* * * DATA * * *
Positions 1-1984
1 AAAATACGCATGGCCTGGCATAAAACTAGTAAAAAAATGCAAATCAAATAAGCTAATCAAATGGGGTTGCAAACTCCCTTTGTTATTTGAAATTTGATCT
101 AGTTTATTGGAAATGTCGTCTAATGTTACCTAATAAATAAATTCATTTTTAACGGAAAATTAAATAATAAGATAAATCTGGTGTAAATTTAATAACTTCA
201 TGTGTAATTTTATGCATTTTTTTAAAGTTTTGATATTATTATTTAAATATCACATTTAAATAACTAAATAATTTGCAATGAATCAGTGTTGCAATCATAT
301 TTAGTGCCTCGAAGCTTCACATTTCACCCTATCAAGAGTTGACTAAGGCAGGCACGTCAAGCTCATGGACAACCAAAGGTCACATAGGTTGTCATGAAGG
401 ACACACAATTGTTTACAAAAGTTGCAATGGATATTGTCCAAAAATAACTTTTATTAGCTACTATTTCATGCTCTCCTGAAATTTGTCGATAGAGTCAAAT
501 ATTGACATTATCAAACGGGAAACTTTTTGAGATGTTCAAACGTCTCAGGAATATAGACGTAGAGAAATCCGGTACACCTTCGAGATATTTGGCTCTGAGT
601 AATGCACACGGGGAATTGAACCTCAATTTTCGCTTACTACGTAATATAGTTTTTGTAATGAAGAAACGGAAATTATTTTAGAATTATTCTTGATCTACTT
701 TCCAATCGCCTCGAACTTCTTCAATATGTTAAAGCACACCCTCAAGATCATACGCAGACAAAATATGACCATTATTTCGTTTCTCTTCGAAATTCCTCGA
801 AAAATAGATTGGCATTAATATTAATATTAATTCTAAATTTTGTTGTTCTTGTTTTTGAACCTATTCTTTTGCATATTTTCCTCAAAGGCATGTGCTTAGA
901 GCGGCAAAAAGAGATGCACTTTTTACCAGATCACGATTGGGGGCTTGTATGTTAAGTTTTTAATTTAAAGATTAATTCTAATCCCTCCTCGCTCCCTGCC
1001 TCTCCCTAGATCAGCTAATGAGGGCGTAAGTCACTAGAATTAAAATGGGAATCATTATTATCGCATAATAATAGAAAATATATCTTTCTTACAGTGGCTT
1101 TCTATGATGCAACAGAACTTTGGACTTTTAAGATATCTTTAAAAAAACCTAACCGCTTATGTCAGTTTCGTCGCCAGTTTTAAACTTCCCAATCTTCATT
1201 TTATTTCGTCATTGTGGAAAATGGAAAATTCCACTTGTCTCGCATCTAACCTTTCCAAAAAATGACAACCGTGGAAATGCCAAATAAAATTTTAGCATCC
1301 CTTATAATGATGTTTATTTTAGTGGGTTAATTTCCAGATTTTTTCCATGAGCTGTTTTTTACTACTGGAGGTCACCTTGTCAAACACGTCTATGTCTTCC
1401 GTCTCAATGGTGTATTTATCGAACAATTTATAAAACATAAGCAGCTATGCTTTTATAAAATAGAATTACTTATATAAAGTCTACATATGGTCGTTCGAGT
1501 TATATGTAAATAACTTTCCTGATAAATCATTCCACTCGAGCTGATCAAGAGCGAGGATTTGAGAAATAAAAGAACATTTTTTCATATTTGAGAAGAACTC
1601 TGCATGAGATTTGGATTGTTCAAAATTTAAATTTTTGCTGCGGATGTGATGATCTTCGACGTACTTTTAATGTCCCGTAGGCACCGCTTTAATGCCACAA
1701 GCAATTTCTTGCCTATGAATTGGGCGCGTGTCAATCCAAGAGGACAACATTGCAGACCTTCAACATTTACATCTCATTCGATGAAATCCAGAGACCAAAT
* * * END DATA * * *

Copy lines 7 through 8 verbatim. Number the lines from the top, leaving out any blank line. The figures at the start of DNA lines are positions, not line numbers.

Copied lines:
501 ATTGACATTATCAAACGGGAAACTTTTTGAGATGTTCAAACGTCTCAGGAATATAGACGTAGAGAAATCCGGTACACCTTCGAGATATTTGGCTCTGAGT
601 AATGCACACGGGGAATTGAACCTCAATTTTCGCTTACTACGTAATATAGTTTTTGTAATGAAGAAACGGAAATTATTTTAGAATTATTCTTGATCTACTT